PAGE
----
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In this study of Maiden Castle, H.W. Fawkner discusses the elements—but in a way new to Powys criticism and indeed to element-theory.
In a move that aligns itself with the ongoing shift from postmodernism to speculative realism, Fawkner highlights the Powysian emphasis on elements as a mechanism that invalidates the tradition of taking the human being as ultimate standard of reference. In Maiden Castle, No-man’s name points to this devolution. The futility of self-centredness is inscribed in his identity as a void into which self-glory perpetually plummets— but also as a gateway for release into the elemental surprises of the real. Space is uncovered as a field in which each element is a dwelling for anything existing under the authority of its sphere. Here each being has an elemental essence surpassing all possible relations to it. Objects and people are not defined by relations but by the style and feel of the element in which they are imbued.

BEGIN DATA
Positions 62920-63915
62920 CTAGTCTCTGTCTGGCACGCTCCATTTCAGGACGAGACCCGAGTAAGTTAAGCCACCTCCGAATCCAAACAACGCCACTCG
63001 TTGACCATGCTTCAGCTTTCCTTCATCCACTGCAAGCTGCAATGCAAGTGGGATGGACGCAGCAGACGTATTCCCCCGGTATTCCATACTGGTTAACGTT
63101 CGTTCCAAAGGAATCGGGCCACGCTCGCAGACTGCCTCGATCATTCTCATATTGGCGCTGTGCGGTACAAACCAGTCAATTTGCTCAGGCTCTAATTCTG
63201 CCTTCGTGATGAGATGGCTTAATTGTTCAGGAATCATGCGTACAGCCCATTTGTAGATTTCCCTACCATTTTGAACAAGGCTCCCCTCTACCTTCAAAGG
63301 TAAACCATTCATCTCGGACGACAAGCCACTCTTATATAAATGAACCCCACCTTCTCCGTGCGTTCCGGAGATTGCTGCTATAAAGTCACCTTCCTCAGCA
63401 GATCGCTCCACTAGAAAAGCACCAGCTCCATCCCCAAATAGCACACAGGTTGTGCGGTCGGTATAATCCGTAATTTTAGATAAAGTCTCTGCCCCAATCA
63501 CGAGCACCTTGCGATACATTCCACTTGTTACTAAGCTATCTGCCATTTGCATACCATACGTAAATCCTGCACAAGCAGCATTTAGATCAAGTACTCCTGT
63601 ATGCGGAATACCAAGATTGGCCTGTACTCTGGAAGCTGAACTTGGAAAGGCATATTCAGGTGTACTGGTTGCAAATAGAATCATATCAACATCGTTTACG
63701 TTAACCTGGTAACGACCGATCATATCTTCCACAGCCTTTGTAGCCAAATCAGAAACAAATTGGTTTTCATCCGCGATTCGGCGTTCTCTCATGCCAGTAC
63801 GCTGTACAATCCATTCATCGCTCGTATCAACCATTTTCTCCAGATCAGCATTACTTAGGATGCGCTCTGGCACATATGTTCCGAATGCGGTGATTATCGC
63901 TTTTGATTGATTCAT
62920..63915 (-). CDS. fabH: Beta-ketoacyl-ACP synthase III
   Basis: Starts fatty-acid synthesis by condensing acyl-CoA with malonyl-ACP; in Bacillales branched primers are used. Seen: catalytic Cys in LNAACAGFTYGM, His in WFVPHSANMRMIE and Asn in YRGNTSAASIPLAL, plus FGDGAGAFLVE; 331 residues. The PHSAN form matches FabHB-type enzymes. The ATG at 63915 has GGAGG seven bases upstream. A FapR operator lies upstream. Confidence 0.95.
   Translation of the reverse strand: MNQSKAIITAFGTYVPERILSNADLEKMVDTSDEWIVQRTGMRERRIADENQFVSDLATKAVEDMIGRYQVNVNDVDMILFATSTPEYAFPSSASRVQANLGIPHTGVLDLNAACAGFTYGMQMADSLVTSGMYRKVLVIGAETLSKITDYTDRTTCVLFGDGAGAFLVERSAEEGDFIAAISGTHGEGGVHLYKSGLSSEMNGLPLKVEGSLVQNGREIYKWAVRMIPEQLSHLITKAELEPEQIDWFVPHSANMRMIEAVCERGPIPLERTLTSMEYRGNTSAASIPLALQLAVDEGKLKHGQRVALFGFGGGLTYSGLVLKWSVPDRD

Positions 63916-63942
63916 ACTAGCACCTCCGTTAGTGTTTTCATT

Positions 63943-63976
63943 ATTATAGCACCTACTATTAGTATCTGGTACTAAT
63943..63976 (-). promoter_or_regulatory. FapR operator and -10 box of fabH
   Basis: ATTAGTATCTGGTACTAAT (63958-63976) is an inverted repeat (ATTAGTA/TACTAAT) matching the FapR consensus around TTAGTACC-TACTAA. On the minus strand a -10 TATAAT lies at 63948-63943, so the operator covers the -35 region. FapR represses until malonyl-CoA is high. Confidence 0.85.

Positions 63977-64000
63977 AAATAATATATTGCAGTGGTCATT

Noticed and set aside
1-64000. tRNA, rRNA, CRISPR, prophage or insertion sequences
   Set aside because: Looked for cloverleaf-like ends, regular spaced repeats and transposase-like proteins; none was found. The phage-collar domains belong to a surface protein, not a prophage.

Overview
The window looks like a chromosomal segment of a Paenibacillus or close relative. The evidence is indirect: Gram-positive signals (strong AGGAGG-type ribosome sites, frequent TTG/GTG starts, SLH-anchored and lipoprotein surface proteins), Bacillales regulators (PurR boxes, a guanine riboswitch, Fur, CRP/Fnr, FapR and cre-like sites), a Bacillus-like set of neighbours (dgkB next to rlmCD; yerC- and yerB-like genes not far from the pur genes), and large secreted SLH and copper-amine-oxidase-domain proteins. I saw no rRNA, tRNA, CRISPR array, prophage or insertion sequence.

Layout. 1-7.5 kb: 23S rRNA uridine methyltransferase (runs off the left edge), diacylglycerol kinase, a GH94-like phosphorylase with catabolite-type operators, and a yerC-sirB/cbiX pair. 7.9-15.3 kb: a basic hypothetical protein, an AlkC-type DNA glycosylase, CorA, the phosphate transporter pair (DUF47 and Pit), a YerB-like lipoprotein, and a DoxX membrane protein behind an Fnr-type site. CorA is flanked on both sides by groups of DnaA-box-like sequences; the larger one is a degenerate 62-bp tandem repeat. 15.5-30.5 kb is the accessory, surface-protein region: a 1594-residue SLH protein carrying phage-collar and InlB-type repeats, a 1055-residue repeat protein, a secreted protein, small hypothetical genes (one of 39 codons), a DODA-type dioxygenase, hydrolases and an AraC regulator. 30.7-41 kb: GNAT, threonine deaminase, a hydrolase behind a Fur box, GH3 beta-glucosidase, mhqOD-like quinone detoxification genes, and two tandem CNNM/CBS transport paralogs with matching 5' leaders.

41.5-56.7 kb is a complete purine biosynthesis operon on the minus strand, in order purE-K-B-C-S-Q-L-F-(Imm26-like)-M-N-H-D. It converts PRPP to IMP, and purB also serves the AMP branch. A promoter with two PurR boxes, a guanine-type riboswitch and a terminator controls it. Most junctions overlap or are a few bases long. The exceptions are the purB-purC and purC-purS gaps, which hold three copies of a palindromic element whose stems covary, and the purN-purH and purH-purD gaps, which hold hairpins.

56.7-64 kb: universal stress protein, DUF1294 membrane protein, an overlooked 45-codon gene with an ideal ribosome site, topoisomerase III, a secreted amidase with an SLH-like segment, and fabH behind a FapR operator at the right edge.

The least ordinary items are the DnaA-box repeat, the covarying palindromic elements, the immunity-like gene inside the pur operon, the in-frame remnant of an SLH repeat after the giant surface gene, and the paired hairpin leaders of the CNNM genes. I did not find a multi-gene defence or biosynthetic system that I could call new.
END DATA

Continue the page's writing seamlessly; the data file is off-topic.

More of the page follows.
Freed from connectivity, an object, colour, or landscape is perceivable in stand-alone fashion as something almost surreally real. Powys is hooked on the rumbling, ghostly, or unobtrusive intensity of this reality-factor, all relations and connections being subservient to it. To read Maiden Castle as a celebration of the elements is accordingly to confront the fact that every primordial component of the world is somehow absolutely real prior to its being-related. Each item of reality, whether living or inanimate, sports the secret of an intrinsic reality that is hidden from the rush of the world’. To see things and beings non-relationally is to see elementally. That seeing is complex—and no one understood that complexity more profoundly and vividly than John Cowper Powys.